Stop torture—all of it

Whether it’s the CIA or American prisons, torture is unjustifiable

The debate surrounding the Senate Intelligence Committee’s report on the CIA’s use of torture has focused on whether torture produced useful information. The report says no, but CIA officials and others say yes (though current CIA Director John Brennan acknowledges that its usefulness is “unknowable”).

That discussion, however, is a diversion from the truly important questions: Is torture ever morally justified? Is it legal? And is it still being done?

Sen. John McCain, himself a victim of torture during the Vietnam War, insists torture is never justified, and the CIA was wrong to use it. “The truth is sometimes a hard pill to swallow,” he said. “The American people are entitled to it nonetheless.”

Torture is also illegal. In 1988 President Ronald Reagan, that Republican icon, signed the United Nations Convention Against Torture, which states, in brief, that there is no justification—none—for torture.

Sen. Dianne Feinstein, who as chairwoman of the Senate Intelligence Committee pushed for release of the report, believes it represents a return to core American values. “The important thing is that America recognizes its mistakes and takes the steps necessary to correct them,” she told The Sacramento Bee. “In so many countries, that doesn’t happen.”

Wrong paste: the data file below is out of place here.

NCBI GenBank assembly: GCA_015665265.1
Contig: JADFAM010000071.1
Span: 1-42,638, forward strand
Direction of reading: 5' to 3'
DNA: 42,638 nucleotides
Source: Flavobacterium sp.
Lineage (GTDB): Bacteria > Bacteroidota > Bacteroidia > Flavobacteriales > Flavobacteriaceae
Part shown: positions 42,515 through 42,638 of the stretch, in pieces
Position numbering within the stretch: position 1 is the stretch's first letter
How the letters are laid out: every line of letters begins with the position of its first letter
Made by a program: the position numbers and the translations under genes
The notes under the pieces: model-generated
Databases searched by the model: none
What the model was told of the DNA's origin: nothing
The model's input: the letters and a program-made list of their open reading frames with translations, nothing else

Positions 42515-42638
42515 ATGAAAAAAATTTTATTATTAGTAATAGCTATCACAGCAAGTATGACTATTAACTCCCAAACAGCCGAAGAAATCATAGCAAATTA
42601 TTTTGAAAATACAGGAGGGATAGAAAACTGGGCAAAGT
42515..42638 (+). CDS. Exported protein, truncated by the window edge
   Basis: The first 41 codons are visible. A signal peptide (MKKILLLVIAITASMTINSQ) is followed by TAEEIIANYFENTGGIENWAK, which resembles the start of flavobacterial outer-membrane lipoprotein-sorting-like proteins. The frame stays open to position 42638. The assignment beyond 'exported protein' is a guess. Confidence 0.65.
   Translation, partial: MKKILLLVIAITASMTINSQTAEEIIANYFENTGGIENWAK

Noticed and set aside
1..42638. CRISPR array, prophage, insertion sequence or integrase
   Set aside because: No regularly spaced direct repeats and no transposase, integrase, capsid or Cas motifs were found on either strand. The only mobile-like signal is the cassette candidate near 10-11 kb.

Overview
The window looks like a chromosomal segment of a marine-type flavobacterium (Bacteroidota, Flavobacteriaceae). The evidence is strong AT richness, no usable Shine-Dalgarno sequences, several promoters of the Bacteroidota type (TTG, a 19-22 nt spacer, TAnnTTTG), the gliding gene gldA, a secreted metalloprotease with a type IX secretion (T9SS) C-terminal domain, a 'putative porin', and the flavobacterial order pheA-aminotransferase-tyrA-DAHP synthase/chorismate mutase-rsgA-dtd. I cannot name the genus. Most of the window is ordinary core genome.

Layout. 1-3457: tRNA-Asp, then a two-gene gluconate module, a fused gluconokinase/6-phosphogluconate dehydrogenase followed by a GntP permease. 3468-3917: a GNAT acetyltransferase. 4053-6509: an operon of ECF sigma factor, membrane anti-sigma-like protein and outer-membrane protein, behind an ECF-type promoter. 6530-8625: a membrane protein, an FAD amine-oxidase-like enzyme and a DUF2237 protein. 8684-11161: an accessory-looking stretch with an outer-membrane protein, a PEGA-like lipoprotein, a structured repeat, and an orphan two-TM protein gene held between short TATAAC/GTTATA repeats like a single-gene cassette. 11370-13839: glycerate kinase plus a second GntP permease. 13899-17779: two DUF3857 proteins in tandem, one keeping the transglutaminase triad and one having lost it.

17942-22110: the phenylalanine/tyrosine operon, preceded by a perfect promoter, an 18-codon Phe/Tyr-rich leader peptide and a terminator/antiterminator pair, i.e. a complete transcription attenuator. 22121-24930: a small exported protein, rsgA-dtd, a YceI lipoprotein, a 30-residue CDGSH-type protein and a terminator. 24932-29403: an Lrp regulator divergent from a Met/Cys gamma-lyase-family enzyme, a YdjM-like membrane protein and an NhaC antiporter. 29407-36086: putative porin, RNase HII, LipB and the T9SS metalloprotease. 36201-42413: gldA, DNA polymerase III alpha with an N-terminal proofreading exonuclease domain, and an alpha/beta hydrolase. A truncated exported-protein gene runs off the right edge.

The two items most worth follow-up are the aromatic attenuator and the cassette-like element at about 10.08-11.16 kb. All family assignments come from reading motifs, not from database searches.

But will the mistakes be corrected? Will the CIA be scrubbed clean of torturers? And will the U.S. cease torturing the hunger strikers at the Guantánamo prison by strapping them to a chair and jamming feeding tubes up their noses and into their stomachs?

And what about the more than 80,000 inmates in American prisons who are slowly going crazy in solitary confinement? Psychological torture can be even worse than physical torture, but we practice it routinely.

The truth pill we really need to swallow is that our government tortures in our name far more than we realize. None of it is necessary. None of it is justifiable. It’s up to us to make it stop.